Luckily, there was time for the scene where an older Brown bursts into a meeting at a building he owns, shooting at the ceiling with a rifle; he’s annoyed someone used his private bathroom. Also memorable: the scene where Brown encounters a young Little Richard (Brandon Smith, highly entertaining), and Brown’s amusingly incongruous appearance in a ski sweater in the 1965 Frankie Avalon film “Ski Party.” Much more harrowing is a scene showing Brown hitting his second wife, DeeDee — a brief evocation of the man’s darker side. Also effective is a tense scene in which Brown forces his band, in rehearsal, to change the sound they’re used to playing. They resist; he wins. And the music does sound fabulous throughout; one imagines Jagger had something to do with that. (The vocals in the film are Brown’s; as for the dance moves, of course, that’s all Boseman.) In the end, we have a portrait that is not uniformly positive — Brown was too complicated for that — yet falls mostly on the kinder side. At one point, Byrd is trying to explain to a frustrated bandmate why he sticks with Brown. “He’s a genius,” Byrd says simply.
True enough. “Get On Up,” a Universal Studios release, is rated PG-13 by the Motion Picture Association of America “for sexual content, drug use, some strong language, and violent situations.” Running time: 138 minutes. Three stars out of four.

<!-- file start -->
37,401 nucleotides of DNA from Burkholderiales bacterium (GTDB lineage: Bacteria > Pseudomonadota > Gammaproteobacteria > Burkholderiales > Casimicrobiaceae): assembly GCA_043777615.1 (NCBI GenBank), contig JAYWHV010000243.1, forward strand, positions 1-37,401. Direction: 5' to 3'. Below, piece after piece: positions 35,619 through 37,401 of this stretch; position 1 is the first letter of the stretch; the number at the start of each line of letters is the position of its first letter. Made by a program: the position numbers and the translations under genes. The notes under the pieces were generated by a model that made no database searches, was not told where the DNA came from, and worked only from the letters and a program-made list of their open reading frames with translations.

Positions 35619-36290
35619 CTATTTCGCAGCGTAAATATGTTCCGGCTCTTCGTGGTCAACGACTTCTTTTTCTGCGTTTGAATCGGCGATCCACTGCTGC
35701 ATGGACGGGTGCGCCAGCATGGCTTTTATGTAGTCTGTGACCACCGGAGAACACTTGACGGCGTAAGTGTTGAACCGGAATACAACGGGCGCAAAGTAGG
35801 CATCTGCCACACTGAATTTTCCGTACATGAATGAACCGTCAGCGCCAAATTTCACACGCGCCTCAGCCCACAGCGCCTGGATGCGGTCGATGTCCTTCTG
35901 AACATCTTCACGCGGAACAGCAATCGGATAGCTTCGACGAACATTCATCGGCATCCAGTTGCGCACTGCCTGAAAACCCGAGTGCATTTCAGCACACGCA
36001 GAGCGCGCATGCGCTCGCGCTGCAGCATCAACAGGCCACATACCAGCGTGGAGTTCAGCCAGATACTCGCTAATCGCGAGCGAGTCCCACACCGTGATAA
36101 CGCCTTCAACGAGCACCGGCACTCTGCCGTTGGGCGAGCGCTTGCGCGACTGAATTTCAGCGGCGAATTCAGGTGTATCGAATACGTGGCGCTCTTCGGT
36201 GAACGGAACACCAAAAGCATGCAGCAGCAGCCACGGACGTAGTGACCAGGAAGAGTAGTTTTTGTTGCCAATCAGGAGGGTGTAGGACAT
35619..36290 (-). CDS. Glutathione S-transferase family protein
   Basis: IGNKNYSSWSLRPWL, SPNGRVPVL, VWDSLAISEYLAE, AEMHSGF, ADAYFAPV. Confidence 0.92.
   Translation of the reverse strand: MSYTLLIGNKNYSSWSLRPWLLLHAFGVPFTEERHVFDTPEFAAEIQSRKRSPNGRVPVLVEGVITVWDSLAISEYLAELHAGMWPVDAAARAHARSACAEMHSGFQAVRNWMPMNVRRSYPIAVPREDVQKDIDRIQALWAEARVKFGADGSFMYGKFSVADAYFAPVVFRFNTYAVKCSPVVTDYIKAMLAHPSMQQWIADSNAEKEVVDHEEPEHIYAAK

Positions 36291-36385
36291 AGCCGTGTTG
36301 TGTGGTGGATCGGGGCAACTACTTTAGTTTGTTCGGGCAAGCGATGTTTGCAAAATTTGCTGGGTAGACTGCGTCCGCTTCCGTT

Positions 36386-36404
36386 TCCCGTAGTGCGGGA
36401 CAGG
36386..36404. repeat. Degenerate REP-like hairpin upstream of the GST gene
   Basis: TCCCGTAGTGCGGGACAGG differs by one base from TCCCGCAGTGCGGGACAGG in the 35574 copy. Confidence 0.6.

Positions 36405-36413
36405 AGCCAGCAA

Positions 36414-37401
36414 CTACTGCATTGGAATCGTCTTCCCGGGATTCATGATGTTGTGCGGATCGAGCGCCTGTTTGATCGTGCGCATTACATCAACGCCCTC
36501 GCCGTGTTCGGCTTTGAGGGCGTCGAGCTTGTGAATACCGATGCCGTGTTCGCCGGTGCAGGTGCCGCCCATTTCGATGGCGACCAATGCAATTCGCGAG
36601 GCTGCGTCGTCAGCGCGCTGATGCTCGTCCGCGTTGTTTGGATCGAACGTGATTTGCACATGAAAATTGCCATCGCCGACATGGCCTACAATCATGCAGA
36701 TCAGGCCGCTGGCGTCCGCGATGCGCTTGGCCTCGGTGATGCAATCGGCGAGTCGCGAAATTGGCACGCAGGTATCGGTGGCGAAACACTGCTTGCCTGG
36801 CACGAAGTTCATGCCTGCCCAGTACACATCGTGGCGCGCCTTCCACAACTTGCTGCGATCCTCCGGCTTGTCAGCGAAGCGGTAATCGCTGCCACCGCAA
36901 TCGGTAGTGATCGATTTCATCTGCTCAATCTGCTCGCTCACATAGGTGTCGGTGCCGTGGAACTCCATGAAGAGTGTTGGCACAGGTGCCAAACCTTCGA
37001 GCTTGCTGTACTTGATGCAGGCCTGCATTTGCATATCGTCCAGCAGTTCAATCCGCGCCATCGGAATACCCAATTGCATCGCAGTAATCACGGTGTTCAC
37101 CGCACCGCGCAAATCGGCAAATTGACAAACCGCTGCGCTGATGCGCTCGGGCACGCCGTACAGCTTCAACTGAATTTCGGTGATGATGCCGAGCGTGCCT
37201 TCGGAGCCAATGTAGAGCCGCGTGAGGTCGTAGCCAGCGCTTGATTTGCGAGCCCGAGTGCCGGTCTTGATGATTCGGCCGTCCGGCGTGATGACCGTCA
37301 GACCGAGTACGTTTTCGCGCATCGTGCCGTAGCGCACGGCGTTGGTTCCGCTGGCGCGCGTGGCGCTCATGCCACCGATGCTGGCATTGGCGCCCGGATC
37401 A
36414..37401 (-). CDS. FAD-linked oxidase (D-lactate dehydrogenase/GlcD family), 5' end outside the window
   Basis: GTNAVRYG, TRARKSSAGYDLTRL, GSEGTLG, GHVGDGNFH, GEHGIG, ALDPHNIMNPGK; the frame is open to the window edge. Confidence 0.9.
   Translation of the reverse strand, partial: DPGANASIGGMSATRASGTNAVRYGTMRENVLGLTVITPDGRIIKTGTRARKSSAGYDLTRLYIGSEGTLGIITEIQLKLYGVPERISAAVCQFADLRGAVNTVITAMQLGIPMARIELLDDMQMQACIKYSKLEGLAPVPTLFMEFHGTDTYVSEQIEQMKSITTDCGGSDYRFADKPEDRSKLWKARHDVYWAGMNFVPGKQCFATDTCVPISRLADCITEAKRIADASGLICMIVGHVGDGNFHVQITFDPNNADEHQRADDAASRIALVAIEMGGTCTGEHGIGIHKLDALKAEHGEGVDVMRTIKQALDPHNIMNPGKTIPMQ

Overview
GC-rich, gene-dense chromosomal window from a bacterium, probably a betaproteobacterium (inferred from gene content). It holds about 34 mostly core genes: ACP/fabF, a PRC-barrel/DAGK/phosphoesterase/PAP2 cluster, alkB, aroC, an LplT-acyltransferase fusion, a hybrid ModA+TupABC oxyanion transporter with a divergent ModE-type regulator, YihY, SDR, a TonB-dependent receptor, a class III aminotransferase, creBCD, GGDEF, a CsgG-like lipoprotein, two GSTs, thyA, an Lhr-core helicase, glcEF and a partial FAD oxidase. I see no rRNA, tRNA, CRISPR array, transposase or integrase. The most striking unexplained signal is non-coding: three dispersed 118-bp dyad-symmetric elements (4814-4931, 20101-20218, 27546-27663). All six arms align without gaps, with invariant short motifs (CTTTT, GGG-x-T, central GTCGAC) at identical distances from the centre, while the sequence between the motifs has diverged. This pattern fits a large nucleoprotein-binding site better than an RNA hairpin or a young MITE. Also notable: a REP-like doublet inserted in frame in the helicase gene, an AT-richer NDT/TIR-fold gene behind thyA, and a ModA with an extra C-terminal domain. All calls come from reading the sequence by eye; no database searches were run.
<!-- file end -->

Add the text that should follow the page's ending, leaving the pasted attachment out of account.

Also:
LOS ANGELES: Universal and director F. Gary Gray have found the remaining members of gangster rap group N.W.A, as Aldis Hodge and Neil Brown Jr have been cast as MC Ren and DJ Yella, respectively, in “Straight Outta Compton,” TheWrap has learned. Brown Jr and Hodge join O’Shea Jackson Jr (Ice Cube), Corey Hawkins (Dr Dre) and Jason Mitchell (Eazy-E). Original N.W.A. members Ice Cube and Dr Dre are producing the drama with Matt Alvarez and Tomica Woods-Wright, while Gray is executive producing with Will Packer and former Universal exec Scott Bernstein. In the mid-1980s, the streets of Compton, California, were some of the most dangerous in the country. When five young men translated their experiences growing up into brutally honest music that rebelled against abusive authority, they gave an explosive voice to a silenced generation. (Agencies) Following the meteoric rise and fall of N.W.A., “Straight Outta Compton” tells the astonishing story of how these young men revolutionized music and pop culture forever the moment they told the world the truth about life in the hood and ignited a cultural war.
 
Studio executives Jon Mone and Sara Scott will oversee the project for Universal, which will release “Straight Outta Compton” on Aug 14, 2015. Hodge is currently enjoying a recurring role on AMC’s “Turn,” and he’s a series regular on the upcoming Amazon series “The After.” His recent feature credits include “The East,” “A Good Day to Die Hard” and the Coen brothers’ comedy “The Ladykillers.” He’s represented by Paradigm and the Priluck Company. Brown Jr played Guillermo on AMC’s “The Walking Dead” and has a recurring role on USA’s “Suits.” His film credits include Universal’s “Fast and Furious” and Sony’s “Battle: Los Angeles.” He’s repped by Pantheon and David Dean Management. (Agencies)
 
By Jocelyn Noveck

By: Jocelyn Noveck